COEUR d'ALENE - An attempt to declare Idaho a "Christian state" was nixed by the local Republican Party.
Precinct Committeeman Hans Neumann chastised two fellow committeemen for leaking the draft resolution to the Coeur d'Alene Press before it was heard Tuesday night by the Kootenai County Republican Central Committee at the group's regular monthly meeting.
Neumann said it was his first resolution, and he wasn't prepared for the "uproar" it caused when Precinct Committeemen Bjorn Handeen and Kellie Palm offered their opinions on the draft resolution in The Press.
"I was surprised to discover that apparently it is accepted procedure to introduce a draft resolution to newspapers when that resolution has not yet been discussed, amended or voted on," Neumann said. "That caused quite a bit of uproar here and I apologize to you for not knowing this was apparently the accepted procedure.
"I apologize further that I did not know it was the accepted procedure to, in advance, to the newspaper, predict the vote with profanity and enthusiasm - in fact, 'hell no I won't vote for that.'"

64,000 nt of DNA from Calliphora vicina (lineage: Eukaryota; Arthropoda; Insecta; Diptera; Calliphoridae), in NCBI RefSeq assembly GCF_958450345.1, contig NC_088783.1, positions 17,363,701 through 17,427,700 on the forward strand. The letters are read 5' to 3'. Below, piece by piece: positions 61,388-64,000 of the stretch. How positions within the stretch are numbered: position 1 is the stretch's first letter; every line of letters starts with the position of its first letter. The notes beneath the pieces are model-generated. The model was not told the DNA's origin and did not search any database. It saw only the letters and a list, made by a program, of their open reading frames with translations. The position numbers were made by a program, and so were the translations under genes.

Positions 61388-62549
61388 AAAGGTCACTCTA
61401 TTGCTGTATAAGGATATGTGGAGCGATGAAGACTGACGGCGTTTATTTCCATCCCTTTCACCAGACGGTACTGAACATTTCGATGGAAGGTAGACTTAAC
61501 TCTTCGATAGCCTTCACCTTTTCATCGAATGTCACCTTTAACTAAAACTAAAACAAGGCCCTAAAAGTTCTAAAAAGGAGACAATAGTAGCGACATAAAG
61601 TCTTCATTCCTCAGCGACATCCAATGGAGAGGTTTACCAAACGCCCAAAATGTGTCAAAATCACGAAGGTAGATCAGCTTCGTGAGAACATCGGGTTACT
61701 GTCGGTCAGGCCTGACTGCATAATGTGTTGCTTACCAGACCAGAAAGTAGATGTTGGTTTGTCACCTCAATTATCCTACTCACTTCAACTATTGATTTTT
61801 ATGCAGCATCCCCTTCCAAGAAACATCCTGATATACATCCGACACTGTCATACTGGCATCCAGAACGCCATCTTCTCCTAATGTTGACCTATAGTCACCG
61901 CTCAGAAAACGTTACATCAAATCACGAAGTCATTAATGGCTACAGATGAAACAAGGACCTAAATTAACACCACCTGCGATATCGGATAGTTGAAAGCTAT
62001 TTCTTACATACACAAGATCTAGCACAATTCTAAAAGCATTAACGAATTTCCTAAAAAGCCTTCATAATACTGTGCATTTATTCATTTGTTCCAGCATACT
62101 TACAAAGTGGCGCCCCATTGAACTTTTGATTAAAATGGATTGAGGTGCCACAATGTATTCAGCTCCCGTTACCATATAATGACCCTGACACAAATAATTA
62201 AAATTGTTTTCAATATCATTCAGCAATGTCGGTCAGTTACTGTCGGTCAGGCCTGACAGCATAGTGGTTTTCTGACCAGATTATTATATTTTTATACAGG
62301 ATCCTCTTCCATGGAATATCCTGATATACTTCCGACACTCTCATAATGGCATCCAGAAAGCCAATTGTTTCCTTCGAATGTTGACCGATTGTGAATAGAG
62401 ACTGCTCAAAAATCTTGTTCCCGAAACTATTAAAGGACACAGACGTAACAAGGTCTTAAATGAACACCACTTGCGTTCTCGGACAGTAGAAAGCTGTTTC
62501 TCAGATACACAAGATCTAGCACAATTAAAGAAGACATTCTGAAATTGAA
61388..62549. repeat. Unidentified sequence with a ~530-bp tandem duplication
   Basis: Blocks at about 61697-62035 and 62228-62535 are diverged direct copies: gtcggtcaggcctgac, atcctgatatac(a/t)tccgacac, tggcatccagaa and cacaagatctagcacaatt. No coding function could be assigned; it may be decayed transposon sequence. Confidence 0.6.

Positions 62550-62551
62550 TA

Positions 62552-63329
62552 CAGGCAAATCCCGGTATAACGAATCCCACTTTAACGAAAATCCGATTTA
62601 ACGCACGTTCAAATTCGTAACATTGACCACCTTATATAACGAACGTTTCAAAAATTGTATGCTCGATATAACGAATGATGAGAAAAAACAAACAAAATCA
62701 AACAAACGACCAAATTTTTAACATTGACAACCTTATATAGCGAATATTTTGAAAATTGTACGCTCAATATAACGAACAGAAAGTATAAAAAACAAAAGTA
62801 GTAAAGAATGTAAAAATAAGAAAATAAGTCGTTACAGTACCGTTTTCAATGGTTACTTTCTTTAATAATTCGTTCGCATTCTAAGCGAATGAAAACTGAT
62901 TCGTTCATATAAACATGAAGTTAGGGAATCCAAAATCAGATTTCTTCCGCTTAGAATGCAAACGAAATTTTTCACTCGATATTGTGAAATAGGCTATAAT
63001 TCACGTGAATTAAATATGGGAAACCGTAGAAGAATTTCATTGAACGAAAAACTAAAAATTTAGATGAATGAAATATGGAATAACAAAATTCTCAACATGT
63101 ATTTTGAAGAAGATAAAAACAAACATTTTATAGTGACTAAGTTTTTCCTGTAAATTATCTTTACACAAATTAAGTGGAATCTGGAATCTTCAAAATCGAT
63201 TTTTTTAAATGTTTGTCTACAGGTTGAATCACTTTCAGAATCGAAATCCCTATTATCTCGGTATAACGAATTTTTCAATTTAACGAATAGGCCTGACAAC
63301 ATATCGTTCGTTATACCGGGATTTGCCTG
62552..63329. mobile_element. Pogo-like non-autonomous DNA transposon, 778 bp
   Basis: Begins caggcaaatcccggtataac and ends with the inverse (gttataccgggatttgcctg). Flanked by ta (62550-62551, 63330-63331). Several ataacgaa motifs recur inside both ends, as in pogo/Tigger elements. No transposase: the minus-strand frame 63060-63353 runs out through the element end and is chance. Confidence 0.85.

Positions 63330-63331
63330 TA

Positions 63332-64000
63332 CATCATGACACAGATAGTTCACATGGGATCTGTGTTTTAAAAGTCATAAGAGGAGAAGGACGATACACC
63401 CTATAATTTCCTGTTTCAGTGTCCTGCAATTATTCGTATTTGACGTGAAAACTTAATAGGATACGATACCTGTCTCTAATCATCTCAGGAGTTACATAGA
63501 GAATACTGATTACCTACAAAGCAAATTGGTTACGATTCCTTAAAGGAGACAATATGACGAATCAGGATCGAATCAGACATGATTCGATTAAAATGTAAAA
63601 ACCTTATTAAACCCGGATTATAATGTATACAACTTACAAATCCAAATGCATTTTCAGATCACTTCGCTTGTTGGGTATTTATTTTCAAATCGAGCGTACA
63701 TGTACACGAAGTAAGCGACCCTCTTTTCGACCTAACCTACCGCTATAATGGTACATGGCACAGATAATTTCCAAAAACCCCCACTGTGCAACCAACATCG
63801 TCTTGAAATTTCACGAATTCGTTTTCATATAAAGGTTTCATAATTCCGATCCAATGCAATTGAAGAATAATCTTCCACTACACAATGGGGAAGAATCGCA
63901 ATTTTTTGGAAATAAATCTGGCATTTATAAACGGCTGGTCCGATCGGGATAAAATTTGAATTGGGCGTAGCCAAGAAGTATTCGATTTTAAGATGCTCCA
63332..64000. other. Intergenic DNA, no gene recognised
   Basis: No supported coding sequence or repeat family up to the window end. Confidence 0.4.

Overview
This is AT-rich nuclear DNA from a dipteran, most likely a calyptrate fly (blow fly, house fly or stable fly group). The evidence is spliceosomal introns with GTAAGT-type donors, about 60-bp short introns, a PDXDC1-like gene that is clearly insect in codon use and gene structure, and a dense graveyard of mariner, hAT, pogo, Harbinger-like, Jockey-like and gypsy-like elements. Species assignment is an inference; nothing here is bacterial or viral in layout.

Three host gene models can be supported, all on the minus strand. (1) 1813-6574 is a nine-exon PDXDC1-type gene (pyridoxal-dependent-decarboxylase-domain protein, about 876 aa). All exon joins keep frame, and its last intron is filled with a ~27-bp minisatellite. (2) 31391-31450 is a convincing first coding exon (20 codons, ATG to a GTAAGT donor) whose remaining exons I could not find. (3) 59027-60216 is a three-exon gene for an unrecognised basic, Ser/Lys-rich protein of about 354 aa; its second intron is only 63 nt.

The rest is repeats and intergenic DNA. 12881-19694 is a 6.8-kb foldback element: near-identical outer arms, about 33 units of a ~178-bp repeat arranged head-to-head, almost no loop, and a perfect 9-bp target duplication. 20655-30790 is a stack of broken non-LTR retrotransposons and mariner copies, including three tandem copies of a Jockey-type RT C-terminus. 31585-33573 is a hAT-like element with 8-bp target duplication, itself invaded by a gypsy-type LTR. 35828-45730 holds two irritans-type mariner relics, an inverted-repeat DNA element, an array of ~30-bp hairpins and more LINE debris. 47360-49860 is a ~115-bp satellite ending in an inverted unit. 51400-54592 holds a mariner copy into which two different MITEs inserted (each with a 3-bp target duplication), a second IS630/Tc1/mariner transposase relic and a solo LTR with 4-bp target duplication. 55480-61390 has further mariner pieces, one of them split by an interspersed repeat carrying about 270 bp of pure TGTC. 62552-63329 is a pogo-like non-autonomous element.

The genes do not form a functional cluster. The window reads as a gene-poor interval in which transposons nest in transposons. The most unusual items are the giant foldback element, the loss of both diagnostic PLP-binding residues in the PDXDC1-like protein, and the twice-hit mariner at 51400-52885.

Neumann was referring to a comment Handeen made to the Press on Monday when he was referring to the proposed resolution. Handeen said: "If you are asking me how I am going to vote, not just nay, but hell nay."
Despite Committee Chairman Neil Oliver's attempt to rein in Neumann's comments, Neumann continued his faux apology by taking a shot at a statement Palm made to The Press in the same article.
Palm had told The Press that after reading the resolution, it sounded like something "straight out of Hitler."
"I also did not know that it was accepted procedure to attach the name of Adolf Hitler to a resolution that has nothing to do with National Socialist Germany," Neumann said Tuesday night. "I apologize for that. It's caused all kinds of uproar. I should have known this kind of stuff and been prepared for it."
With that said, Neumann then presented the resolution that would have the Idaho Legislature formally declare Idaho a Christian state.
"I move that this resolution be approved and sent to the state of Idaho for their approval also," he said.
Handeen immediately objected to consideration of the motion, which forced the 52 members in attendance to vote on whether they wanted to even consider the resolution.
Oliver said Handeen's motion required a two-thirds majority vote to quash the resolution.
Before that vote was taken, Palm called for a roll-call vote on the issue.
"Can this be a roll-call vote because this is a very important issue that I don't want my name associated with," Palm said.
After some discussion the committee voted to deny the roll-call vote, and proceeded to vote on Handeen's motion. More than two-thirds voted to kill the "Christian state" resolution.